Personal genomics threatens entrenched interests. It pits the regulatory and medical establishment against DNA entrepreneurs, with older physicians and bureaucrats lining up against younger PhDs, MDs, and CEOs. Large biotech companies, such as Genentech, that offer proprietary tests through physicians at far higher prices than those offered by startups, have filed “citizen’s petitions,” which encourage the FDA to regulate their smaller competitors out of the market.
They are joined by the AMA, which has urged the FDA to mandate that a physician register a billing event every time patients want to view their own genomic profile. The AMA, and a few members of Congress at last summer’s hearings, suggest that consumers might, in the words of one congressman, “jump off a building” if someone finds out he or she carried a disease mutation.
Nanny Rx Redux?
Despite numerous studies, including a large peer-reviewed report just published in the New England Journal of Medicine that debunks the notion individuals have severe negative psychological reactions to their own genetic information, the AMA holds by its belief that citizens cannot be trusted with direct access to their own DNA data. In taking this stance, the AMA is out of sync with the younger, more technologically savvy MDs of the Health 2.0 movement, who believe that one way to keep health costs down is to empower patients with access to their own medical record.
We’ve been down this road before. Not too long ago, the medical establishment took the paternalistic attitude that patients with cancer should not be told about their condition. This reflexive paternalism was on display two decades ago, when government agencies began to develop sophisticated computer-generated data on the comparative surgical success rates of doctors and hospitals. Physician groups lobbied aggressively against releasing such information to patients, contending patients might overreact without doctors to interpret it for them. Consumer advocates won that battle. Today, surgical and hospital scorecards are readily available and even considered indispensable—by physicians themselves. Is history repeating itself?
In this instance, the medical establishment has an ally in the Obama administration, which is arguing for tighter regulations of medical devices to generate tax revenues to fund the healthcare legislation. American Enterprise Institute scholar and physician Scott Gottlieb has reported on the unintended consequences of the government’s plan to slap taxes on medical devices, including direct-access tests, which would have the dual effects of increasing costs and stifling innovation.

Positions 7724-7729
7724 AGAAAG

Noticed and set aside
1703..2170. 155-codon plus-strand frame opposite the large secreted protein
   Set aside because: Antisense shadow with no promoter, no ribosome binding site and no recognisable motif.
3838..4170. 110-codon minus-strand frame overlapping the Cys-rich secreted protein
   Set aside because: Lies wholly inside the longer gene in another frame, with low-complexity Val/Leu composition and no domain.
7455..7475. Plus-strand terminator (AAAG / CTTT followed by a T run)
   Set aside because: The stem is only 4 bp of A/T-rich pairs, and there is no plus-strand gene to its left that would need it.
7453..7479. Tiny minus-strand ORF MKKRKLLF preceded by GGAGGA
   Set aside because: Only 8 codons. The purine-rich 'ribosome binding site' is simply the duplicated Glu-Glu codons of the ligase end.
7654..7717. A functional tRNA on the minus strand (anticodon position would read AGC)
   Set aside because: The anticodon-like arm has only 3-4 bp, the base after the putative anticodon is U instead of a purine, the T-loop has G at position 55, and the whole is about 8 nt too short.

Many scientists are worried that an overaggressive FDA could strangle a revolutionary technology still in its infancy. “I do expect the industry to survive; but if the regulators have their way, it won’t be in the U.S.,” worried researcher MacArthur. “Instead, the startups and entrepreneurs that are building the technologies required for the new era of genomic medicine will quietly pack up their tools and move to Singapore and Hong Kong … People will still be buying genetic testing products; but an opportunity to build a scientifically-based, socially responsible personal genomics industry in the U.S. will be gone.”
FDA spending has doubled in the past five years, and the Obama administration has proposed an increase for the coming year. The newly elected Congress is fiercely debating whether to cut the FDA’s budget and, if so, which programs. Let’s hope Republicans and Democrats agree that Shuren’s crusade is one program that deserves the chopping block.
FURTHER READING: Entine considered how Americans are “Scared to Death” about toxic chemicals, and said others are “Getting Fractious Over Fracking.” John Calfee explored “Drug Development in the Balance” at the FDA and uncovered “Something Old, Something New: Biotech’s Enormous Potential,” while Roger Bate discussed “Solving an Innovator’s Dilemma” on drug licensing.
Image by Rob Green/Bergman Group.